As a construction professional, what kinds of goals did you set for yourself in 2019? Did you resolve to get a promotion or to take on more responsibility in your current role? As we round out this year and head into another, where do you stand with your goals? Whether you’re an estimator or a project manager, odds are you may need a bit of inspiration to get you over the finish line before setting new goals for 2020.
To help you finish your construction year strong, here are some strategies for effectively setting and achieving your most important goals.
Write Down Your Construction Goals
According to one university study, you are 42 percent more likely to accomplish your goals if you write them down. The mere act of committing them to paper (or, more likely, typing them into your phone) isn’t necessarily a game-changer. But when you do so, your mind can start to find clarity on what you want to do and exactly how you’re going to do it. In other words, it’s where you start to formulate your strategy.
For example, if your construction company has recently invested in new takeoff and estimating software and your goal is to learn how to use it, you should write down some ideas so you can establish a timeframe and a plan of action. Likewise, if you need to learn more about BIM or the latest advances in jobsite safety training, you should create a list and begin jotting down action steps about what those efforts would look like.
Your subconscious mind will then be able to lock onto the goal and provide some drive to make it a reality.
Look into the Future and Work Backward
As you write down your goals, you should begin to envision your life as if you’ve already accomplished them. For instance, what would you be doing differently as a senior estimator versus what you do now as a junior estimator? What additional skills would you need to acquire if you were to make a move into a project management role? Spend time getting a clear picture of the knowledge, skills, and abilities necessary to make such a change and then create a framework to make it happen.
Work backward from the achievement of the goal to now. For starters, what do you have to do in the next 90 days or even the next month to prepare yourself for a senior estimator position? Do you need to have a conversation with your current boss? Do you need to enroll in some online classes to further your skills in estimating or cost analysis? Set timeframes around your action steps so that you’ll have a roadmap to follow toward the future.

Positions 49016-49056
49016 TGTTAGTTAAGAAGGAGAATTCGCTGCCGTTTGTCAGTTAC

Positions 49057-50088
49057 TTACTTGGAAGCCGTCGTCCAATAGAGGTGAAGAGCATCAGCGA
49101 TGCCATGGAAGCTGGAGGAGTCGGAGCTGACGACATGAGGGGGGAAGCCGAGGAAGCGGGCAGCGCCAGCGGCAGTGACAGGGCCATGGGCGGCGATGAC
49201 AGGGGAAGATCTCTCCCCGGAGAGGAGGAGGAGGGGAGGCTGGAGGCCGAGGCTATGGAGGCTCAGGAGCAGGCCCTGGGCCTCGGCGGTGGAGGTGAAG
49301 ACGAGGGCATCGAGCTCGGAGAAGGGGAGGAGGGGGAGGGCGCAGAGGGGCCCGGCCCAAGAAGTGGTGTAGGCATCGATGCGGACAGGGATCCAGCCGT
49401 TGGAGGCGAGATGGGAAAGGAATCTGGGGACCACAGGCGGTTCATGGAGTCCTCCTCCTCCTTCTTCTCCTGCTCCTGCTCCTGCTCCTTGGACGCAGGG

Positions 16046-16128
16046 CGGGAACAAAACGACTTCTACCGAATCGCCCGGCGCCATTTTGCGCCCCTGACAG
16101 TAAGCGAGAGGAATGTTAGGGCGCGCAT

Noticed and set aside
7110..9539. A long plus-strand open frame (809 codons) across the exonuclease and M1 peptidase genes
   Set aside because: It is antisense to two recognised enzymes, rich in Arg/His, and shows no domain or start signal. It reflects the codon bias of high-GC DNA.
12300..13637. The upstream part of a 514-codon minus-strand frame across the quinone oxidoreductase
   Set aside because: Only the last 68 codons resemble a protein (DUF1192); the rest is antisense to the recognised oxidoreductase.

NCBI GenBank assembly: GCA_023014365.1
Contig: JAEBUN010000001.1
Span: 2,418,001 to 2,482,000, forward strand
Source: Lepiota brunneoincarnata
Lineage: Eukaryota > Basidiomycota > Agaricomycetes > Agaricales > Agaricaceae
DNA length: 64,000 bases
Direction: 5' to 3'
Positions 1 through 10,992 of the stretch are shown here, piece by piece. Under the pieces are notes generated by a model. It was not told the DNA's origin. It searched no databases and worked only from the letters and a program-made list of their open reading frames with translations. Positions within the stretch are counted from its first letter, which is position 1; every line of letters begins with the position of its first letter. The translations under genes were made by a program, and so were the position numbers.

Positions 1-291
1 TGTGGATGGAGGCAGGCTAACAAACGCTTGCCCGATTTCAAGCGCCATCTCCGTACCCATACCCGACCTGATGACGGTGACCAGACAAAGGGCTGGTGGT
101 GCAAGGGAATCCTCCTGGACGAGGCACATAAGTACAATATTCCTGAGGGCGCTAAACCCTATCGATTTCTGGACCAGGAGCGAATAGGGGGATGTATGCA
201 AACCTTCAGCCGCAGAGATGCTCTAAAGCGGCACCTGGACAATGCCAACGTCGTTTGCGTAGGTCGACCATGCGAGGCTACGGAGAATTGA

Review and Reset Your Habits
Another important aspect of goal setting is to examine your habits. There’s a chance that some less-than-ideal habits may hinder your efforts toward achieving key goals.
Of course, this type of self-reflection will likely require some unvarnished honesty—as well as a willingness to change what you identify as standing in your way. Still, making some critical changes will likely pay off in various ways in the long run, so this will just give you a head start.
Observe How Others Achieve Success
If you know someone who has already accomplished the goal you’ve set or are planning to set for yourself, you should try to talk to them about how they did it. For example, we’ve partnered with ASPE, the American Society of Professional Estimators, an organization that provides education, fellowship, and professional development for folks in the preconstruction industry.
ASPE members can attend regular chapter meetings in many locations across the U.S. to network with industry peers and get firsthand accounts of what steps helped facilitate a major career change or what skills paved the way for an expansion of someone’s current responsibilities. (If you’re interested in learning more about ASPE, click here.)
No matter how you do it, observing and (better yet) talking to someone who can help you see the road forward toward achieving your goal is going to be critical.
Hold Yourself Accountable
Many experts agree that another important component of achieving goals is holding yourself accountable. It’s true that being accountable to yourself can be a strong motivator. However, making yourself accountable to a friend, a spouse, or a trusted construction colleague is likely to increase both your motivation to move forward and your desire to do so.
In addition, it gives those you choose to confide in an opportunity to support and encourage your efforts – both big and small – along the way. Plus, they’ll also be there to talk you through any speed bumps that may pop up and require a creative course correction to achieve the goal you’ve set.
Finally, as Henry Ford once said, “if you think you can do a thing or think you can’t do a thing, you’re right.” Good advice, I’d say, for beginning down the road toward accomplishing what you’ve dreamed of!
Are you ready to see how much easier life can be with the industry’s leading takeoff tool? Request a demo now.